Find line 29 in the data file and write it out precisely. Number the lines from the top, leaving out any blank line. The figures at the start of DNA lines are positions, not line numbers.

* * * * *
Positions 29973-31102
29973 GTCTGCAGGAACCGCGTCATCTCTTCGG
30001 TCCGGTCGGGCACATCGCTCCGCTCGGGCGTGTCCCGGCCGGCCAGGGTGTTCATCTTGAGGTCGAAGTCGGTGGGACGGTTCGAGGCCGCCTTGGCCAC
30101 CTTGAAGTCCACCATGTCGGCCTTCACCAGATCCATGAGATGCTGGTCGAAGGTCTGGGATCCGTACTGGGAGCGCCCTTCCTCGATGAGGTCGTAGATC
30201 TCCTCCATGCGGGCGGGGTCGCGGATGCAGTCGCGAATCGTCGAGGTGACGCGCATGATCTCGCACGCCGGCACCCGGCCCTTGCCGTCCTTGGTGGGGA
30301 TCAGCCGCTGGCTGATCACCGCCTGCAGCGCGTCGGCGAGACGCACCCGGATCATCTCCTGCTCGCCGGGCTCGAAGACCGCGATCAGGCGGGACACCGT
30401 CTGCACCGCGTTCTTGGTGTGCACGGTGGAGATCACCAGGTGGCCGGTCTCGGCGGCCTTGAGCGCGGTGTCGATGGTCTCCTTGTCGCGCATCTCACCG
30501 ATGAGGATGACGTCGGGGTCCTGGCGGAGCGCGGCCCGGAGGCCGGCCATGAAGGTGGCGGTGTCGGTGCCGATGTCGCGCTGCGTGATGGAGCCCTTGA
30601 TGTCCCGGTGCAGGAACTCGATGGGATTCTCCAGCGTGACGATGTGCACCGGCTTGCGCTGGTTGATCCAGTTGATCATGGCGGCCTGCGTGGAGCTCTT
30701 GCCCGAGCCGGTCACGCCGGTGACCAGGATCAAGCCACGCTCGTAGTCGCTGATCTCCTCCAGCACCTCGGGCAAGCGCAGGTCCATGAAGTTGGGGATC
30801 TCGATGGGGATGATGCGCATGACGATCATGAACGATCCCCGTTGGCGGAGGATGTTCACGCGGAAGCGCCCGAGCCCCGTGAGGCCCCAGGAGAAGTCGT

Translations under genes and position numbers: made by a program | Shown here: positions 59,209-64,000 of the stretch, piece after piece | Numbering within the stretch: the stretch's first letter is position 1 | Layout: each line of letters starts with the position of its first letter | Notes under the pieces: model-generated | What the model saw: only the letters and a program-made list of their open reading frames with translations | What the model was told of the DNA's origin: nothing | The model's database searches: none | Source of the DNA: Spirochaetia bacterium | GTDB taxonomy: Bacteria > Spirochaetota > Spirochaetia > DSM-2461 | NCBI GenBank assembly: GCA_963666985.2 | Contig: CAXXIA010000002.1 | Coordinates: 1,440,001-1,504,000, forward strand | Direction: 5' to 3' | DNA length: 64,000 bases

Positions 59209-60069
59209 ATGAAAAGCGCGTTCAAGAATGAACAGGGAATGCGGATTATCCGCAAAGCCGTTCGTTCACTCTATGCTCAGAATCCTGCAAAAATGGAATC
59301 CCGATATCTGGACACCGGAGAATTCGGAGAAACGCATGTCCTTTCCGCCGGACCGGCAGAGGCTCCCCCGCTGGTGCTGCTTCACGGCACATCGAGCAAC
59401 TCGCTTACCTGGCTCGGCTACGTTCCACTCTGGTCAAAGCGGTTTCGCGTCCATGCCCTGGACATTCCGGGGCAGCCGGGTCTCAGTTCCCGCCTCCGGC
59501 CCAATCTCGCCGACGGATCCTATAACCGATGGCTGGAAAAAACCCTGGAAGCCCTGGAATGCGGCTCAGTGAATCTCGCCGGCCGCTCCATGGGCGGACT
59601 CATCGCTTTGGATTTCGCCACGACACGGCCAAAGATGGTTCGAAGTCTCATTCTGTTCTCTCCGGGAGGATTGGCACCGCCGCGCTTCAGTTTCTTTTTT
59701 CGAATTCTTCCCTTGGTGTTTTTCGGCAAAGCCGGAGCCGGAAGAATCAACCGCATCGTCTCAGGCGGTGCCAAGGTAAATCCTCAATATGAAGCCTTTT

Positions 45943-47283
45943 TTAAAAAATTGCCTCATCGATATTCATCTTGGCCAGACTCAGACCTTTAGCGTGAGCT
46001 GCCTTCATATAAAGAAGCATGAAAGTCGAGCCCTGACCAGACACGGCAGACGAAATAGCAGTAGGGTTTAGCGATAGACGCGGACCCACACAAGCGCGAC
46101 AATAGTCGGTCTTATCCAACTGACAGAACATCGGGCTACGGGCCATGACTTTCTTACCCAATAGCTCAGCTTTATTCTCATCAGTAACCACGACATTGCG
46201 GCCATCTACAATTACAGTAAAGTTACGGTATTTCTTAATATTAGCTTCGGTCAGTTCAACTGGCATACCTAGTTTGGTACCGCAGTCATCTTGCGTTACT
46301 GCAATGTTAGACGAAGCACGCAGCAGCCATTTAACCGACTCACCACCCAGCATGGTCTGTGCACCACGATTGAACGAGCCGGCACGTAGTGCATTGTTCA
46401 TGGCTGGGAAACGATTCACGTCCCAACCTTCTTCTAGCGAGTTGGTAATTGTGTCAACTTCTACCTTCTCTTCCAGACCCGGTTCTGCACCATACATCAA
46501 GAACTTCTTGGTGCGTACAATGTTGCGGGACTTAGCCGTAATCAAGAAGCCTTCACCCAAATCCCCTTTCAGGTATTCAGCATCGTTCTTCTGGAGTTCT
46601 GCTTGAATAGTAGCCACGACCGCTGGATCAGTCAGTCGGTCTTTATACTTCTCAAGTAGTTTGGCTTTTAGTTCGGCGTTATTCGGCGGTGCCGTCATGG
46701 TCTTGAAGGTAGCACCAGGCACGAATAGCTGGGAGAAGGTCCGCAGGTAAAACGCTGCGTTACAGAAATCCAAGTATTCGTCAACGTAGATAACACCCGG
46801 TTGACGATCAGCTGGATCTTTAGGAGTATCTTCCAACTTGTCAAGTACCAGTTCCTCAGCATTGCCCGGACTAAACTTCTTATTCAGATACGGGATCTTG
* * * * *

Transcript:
46701 TCTTGAAGGTAGCACCAGGCACGAATAGCTGGGAGAAGGTCCGCAGGTAAAACGCTGCGTTACAGAAATCCAAGTATTCGTCAACGTAGATAACACCCGG